Place a tea towel on your work surface and generously dust it with wheat bran, cornmeal, or flour. Gently place the dough on the towel, seam side down. Dust the top lightly with wheat bran, cornmeal, or flour if it’s sticky. Fold the ends of the tea towel loosely over the dough to cover it and place it in a warm, draft-free spot to rise again for 1 to 2 hours. The dough is ready when it is almost doubled and when you gently poke it with your finger, it should hold the impression–if it springs back, let it rise for another 15 minutes.

Half an hour before the end of the second rise, position a rack so that the pot will be centered in the oven, and preheat it to 475 degrees. Place a covered 4 1/2-to-5 1/2-quart cast-iron pot (such as a dutch oven) in the center of the rack.

Use pot holders to carefully remove the preheated pot from the oven and uncover it. Quickly but gently invert the dough into the pot, seam side up. Be careful!–The pot is very hot. Cover the pot and bake for 30 minutes.

Remove the lid and continue baking the whole wheat bread until the loaf is a deep chestnut color but not burnt, 15 to 30 minutes more. Use a heatproof spatula or pot holders to carefully lift the bread out of the pot and place it on a rack to cool thoroughly before slicing.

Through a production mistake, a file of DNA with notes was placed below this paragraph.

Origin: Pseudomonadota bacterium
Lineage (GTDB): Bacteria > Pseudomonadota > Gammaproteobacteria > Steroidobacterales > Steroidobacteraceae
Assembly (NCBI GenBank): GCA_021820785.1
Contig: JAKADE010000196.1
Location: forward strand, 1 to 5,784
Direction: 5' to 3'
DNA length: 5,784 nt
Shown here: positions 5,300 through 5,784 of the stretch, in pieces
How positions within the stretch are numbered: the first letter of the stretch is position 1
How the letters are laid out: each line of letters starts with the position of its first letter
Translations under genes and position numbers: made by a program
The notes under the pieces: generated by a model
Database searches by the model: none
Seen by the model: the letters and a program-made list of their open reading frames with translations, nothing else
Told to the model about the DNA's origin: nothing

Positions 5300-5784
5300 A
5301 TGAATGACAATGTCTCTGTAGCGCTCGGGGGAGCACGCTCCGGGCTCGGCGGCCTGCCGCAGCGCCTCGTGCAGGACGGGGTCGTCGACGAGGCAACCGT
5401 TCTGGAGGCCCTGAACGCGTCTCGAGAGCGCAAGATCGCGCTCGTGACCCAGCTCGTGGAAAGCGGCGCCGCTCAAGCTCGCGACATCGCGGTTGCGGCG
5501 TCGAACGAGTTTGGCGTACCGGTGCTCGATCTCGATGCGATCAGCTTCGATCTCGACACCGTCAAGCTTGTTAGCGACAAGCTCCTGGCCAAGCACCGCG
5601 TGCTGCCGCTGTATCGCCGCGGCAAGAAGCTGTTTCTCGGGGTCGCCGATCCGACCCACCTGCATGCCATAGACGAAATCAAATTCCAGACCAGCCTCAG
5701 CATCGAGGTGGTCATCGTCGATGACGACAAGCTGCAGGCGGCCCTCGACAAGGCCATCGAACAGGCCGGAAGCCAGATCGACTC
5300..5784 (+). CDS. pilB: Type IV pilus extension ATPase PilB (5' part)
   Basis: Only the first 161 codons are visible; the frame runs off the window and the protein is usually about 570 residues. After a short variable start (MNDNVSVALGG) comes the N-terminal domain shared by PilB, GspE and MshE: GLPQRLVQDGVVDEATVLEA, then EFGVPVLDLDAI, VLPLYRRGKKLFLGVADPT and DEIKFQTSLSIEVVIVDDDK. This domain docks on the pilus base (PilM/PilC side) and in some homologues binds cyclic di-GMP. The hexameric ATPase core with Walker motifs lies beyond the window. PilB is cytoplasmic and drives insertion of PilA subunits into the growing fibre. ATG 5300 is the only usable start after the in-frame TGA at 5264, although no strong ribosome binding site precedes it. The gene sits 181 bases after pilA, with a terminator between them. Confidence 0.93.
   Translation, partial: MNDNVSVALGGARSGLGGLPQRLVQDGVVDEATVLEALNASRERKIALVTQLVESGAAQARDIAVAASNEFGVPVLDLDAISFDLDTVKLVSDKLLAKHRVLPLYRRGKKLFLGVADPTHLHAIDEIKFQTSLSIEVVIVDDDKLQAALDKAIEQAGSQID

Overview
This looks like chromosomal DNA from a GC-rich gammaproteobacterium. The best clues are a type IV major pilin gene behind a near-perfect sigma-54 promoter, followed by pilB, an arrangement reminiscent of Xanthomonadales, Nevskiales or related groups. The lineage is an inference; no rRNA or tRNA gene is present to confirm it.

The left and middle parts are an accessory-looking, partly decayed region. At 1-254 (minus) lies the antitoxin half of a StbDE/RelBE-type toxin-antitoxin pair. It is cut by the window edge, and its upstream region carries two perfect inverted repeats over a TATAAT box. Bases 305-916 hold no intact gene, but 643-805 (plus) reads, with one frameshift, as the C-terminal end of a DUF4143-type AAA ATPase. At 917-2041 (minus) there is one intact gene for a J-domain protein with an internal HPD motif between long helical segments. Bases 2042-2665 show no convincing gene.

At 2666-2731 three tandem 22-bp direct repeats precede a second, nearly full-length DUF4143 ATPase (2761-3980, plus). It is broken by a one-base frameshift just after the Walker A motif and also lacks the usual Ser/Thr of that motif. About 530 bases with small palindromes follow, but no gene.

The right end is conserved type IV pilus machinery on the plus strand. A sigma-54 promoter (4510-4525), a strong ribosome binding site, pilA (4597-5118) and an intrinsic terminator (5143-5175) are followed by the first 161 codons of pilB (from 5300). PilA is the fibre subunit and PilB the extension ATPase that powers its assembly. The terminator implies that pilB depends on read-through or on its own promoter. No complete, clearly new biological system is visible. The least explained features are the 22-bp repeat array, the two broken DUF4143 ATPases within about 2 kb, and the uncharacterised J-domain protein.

• Awesome! How great…a half marathon is quite an accomplishment! I have actually signed up for my first 5K, so that's about my speed. You're my hero for doing this all with a little one. I imagine running without the stroller will seem like a breeze.
    Good luck and enjoy those carbs!

  • Oh my gosh….I have that knife and those towels but not the Le Creuset, the marathon training OR that bread. I'm OK with that.

    I've been head over carb-happy heels for the Healthy Bread in 5 Minutes book and the yummy results I've gotten from it. Good bread is just manna to us.

    Good luck in that 1/2 Marathon!!

  • i had planned on going for a run myself, but since you'll be running enough for the both of us, i'll forgo my plans. good luck with the race!! we bake a version of this bread once a week. so SIMPLE, so tasty. your loaf looks gorgeous.